Southern Blight Apple Treatment: Recognizing Southern Blight In Apple Trees

Southern Blight On Apple Tree Branch
southern blight apple
(Image credit: University of Georgia Plant Pathology,

Southern blight is a fungal disease affecting apple trees. It’s also known as crown rot and is sometimes called white mold. It is caused by the fungus Sclerotium rolfsii. If you are interested in learning about southern blight in apple trees and southern blight apple treatment, read on.

Southern Blight of Apples

For years, scientists thought that southern blight in apple trees was only a problem in warm climates. They believed that the fungus structures that overwinter were not cold hardy. However, this is no longer considered true. Gardeners in Illinois, Iowa, Minnesota, and Michigan have reported incidents of southern blight of apples. It is now known that the fungus can survive winter cold, especially when it is covered up and protected by layers of snow or mulch. The disease is mostly an issue in apple growing areas in the Southeast. Although the disease is often called southern blight of apples, apple trees are not the only hosts. The fungus can live on some 200 different types of plants. These also include field crops and ornamentals like:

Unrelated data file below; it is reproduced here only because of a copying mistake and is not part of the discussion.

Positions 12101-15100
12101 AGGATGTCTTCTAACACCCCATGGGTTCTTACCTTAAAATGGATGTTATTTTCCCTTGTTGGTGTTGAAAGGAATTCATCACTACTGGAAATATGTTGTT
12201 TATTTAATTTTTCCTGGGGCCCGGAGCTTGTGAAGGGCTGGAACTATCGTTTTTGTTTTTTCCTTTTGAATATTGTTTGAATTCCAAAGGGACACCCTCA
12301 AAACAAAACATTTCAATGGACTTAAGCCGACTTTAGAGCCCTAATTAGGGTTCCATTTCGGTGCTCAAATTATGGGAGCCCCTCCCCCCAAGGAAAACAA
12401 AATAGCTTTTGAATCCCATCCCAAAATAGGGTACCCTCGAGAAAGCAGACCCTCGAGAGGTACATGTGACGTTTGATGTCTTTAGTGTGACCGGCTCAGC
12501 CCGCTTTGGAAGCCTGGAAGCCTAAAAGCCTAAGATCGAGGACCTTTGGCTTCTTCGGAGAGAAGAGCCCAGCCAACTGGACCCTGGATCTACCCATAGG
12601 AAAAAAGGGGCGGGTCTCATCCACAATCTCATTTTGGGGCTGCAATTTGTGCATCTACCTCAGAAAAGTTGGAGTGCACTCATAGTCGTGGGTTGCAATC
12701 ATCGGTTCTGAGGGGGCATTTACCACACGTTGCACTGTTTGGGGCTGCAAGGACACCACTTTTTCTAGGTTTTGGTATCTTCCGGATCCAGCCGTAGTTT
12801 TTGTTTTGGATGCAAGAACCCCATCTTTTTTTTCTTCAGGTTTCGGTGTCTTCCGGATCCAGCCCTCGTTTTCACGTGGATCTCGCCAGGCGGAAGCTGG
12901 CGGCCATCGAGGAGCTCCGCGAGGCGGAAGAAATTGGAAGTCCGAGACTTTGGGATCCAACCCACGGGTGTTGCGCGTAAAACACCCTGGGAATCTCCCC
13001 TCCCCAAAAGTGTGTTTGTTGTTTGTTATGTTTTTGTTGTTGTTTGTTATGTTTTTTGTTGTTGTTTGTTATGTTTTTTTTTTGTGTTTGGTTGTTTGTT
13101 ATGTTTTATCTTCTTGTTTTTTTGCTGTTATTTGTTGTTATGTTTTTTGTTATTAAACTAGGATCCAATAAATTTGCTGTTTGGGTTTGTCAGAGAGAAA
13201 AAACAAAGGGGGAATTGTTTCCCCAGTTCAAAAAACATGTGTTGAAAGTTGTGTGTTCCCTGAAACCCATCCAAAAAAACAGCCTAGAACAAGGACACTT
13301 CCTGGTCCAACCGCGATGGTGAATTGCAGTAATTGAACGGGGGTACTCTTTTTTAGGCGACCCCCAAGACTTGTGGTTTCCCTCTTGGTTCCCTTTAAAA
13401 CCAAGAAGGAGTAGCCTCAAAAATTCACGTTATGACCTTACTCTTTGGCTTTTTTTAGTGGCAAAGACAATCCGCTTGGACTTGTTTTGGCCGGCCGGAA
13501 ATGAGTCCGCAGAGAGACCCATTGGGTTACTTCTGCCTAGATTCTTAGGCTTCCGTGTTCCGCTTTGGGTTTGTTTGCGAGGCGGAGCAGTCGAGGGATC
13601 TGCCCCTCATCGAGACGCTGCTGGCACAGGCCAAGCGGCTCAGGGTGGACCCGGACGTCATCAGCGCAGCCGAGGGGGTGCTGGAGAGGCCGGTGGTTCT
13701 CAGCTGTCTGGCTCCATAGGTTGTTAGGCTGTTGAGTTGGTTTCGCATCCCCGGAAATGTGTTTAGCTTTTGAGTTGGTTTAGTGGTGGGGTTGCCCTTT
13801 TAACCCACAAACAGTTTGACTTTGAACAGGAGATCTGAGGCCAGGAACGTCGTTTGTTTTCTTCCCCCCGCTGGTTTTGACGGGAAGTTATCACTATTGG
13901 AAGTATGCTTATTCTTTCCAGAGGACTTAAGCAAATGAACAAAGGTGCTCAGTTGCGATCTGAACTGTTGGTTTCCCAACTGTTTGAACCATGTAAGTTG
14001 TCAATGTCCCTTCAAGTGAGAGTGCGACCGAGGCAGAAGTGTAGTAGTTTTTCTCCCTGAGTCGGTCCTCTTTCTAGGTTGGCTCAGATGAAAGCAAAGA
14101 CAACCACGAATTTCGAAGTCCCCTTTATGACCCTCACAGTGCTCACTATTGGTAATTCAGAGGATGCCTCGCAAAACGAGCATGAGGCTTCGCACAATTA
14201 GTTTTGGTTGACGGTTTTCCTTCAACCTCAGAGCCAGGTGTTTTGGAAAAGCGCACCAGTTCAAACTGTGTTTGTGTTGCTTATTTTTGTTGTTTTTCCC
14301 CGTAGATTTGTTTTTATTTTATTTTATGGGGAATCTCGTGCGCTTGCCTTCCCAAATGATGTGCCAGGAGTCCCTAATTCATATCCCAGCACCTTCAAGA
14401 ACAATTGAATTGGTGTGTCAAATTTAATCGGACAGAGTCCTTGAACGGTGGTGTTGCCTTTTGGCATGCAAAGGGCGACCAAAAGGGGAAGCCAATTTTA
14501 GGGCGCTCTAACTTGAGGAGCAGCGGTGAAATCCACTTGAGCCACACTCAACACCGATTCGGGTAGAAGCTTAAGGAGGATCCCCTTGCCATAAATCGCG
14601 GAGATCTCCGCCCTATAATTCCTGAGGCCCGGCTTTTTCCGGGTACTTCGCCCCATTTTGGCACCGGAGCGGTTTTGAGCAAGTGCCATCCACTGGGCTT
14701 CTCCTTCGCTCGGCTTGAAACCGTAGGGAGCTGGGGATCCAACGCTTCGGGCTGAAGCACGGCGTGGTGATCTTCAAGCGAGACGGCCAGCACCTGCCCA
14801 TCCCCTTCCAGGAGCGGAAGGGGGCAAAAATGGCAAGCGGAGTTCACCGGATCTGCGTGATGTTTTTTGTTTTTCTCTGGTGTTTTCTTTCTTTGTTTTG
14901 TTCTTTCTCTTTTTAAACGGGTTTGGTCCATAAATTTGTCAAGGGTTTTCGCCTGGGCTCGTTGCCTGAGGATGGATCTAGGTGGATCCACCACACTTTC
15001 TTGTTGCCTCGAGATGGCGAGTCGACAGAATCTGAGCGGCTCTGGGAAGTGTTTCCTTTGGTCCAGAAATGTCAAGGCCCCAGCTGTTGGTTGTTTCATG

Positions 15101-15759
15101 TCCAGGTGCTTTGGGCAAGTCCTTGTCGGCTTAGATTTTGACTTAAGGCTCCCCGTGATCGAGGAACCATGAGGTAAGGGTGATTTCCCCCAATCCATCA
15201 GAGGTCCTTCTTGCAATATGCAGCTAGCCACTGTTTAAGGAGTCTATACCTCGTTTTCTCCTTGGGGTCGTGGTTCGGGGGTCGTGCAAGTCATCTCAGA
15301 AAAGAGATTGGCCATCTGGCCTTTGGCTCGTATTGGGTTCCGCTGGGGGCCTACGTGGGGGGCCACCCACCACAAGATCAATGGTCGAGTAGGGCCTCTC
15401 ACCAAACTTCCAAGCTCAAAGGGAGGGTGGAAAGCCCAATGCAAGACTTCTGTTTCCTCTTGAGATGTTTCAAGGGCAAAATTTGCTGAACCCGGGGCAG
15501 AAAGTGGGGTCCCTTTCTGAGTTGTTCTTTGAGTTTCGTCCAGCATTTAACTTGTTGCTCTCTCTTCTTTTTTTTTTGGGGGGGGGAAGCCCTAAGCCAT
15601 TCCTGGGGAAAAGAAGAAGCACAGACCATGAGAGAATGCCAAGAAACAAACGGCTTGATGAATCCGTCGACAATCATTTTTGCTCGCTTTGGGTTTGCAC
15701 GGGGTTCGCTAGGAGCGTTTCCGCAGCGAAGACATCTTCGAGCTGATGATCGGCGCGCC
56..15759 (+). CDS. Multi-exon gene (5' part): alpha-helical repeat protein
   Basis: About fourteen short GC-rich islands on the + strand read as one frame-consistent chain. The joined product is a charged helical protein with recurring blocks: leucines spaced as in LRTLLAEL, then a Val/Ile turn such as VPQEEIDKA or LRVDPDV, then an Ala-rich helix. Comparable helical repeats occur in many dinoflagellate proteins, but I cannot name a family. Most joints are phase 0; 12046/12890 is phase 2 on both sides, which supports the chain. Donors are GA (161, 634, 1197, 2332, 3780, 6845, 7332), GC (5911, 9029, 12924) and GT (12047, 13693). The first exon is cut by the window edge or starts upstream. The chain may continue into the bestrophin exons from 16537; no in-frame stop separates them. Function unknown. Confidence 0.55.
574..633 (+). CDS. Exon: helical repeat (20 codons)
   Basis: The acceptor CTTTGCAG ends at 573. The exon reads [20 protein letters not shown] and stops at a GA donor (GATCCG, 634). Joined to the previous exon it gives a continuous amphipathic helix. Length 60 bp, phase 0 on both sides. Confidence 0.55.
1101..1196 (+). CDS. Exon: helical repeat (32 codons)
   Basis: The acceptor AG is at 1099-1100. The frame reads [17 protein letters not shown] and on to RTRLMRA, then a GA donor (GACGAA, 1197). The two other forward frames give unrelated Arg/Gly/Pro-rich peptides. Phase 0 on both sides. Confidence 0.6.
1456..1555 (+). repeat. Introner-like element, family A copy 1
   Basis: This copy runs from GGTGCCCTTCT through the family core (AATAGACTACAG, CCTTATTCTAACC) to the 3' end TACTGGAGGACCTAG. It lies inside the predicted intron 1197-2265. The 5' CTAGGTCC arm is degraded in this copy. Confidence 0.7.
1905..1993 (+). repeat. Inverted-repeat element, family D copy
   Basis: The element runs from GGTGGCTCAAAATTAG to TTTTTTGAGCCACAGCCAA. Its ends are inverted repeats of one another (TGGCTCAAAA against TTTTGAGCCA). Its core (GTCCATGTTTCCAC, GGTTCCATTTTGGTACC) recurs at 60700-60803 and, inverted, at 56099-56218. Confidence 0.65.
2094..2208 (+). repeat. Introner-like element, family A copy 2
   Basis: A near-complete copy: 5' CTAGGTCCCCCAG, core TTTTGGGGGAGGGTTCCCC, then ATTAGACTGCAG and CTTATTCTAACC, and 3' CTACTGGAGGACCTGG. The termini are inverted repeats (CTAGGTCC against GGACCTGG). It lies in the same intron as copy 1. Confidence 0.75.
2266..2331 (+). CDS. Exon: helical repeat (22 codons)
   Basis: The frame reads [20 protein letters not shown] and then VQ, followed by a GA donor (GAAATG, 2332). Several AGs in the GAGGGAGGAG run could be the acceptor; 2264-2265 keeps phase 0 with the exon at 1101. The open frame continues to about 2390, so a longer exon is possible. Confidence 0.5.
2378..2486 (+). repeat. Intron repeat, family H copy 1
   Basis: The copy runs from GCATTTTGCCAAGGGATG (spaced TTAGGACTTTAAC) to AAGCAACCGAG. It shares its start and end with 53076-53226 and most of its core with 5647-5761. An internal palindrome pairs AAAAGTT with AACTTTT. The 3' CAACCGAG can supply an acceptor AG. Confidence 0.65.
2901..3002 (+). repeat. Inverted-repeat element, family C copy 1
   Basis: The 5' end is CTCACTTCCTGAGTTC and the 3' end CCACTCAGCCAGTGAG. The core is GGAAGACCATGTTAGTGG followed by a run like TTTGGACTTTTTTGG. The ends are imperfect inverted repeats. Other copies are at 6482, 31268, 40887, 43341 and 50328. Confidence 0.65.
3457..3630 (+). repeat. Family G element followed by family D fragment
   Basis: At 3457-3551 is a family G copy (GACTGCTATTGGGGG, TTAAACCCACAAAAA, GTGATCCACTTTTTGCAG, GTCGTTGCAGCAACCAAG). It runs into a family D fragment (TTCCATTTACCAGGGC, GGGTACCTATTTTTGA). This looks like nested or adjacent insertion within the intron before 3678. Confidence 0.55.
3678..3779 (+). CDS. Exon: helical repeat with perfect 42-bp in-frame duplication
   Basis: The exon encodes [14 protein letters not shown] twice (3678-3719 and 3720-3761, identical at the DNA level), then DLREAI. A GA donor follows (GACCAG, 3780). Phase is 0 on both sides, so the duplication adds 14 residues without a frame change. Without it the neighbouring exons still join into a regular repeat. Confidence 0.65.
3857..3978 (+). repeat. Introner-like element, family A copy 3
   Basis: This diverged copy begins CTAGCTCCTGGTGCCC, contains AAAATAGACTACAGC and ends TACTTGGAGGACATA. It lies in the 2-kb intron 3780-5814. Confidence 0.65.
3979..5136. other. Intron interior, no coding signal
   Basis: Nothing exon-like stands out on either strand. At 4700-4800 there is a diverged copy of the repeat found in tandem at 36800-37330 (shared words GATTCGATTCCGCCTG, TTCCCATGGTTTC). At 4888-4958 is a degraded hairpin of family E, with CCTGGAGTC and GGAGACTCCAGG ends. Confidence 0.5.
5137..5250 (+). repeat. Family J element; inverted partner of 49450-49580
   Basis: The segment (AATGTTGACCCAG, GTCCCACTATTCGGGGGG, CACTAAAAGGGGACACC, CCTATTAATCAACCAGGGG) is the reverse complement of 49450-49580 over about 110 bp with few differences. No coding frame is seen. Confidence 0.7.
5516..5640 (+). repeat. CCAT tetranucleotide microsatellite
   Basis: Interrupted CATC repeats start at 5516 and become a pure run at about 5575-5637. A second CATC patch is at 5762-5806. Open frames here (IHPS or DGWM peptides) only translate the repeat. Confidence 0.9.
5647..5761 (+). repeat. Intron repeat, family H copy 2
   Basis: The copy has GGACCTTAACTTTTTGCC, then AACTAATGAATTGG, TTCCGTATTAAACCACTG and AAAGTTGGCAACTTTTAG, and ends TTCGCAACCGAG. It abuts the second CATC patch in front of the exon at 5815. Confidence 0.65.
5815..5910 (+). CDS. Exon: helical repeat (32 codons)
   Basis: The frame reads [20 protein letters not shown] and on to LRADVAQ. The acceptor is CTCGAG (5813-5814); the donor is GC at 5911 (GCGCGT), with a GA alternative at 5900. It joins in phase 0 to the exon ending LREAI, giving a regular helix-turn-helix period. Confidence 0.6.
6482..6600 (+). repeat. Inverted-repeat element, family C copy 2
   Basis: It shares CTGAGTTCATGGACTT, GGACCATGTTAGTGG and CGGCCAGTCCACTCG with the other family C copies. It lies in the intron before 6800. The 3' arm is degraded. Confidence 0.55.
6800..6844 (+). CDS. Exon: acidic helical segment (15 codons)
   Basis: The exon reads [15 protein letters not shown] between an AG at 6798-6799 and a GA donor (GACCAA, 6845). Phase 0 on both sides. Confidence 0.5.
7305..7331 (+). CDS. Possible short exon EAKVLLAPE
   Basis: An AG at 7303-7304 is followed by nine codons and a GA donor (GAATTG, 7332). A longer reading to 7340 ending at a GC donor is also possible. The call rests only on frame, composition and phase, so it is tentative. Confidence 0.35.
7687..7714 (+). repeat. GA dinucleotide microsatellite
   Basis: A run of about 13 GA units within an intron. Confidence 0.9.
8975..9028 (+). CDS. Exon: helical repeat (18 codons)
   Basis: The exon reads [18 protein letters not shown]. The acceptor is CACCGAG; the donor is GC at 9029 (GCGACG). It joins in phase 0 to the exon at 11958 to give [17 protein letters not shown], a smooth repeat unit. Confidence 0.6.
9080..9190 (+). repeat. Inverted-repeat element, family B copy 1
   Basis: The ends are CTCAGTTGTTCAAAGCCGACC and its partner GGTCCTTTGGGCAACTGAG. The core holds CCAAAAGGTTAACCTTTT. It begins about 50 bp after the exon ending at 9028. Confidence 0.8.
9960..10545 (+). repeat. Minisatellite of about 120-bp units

Symptoms of Southern Blight in Apple Trees

The first signs that you have apple trees with southern blight are beige or yellow, web-like rhizomorphs. These growths appear on the lower stems and roots of the trees. The fungus attacks the lower branches and the roots of apple trees. It kills the tree’s bark, which girdles the tree. By the time you notice that you have apple trees with southern blight, the trees are on their way to dying. Typically, when trees get southern blight of apples, they die within two or three weeks after the symptoms appear.

Southern Blight Apple Treatment

So far, no chemicals have been approved for southern blight apple treatment. But you can take steps to limit your tree’s exposure to southern blight of apples. Reduce losses from apple trees with southern blight by taking a few cultural steps.

  • Burying all organic material may help since the fungus grow on organic material in the soil.
  • You should also regularly remove weeds near the apple trees, including crop residue. The fungus can attack growing plants.
  • You can also select the apple stock most resistant to the disease. One to consider is M.9.
Teo Spengler

Teo Spengler has been gardening for 30 years. She is a docent at the San Francisco Botanical Garden. Her passion is trees, 250 of which she has planted on her land in France.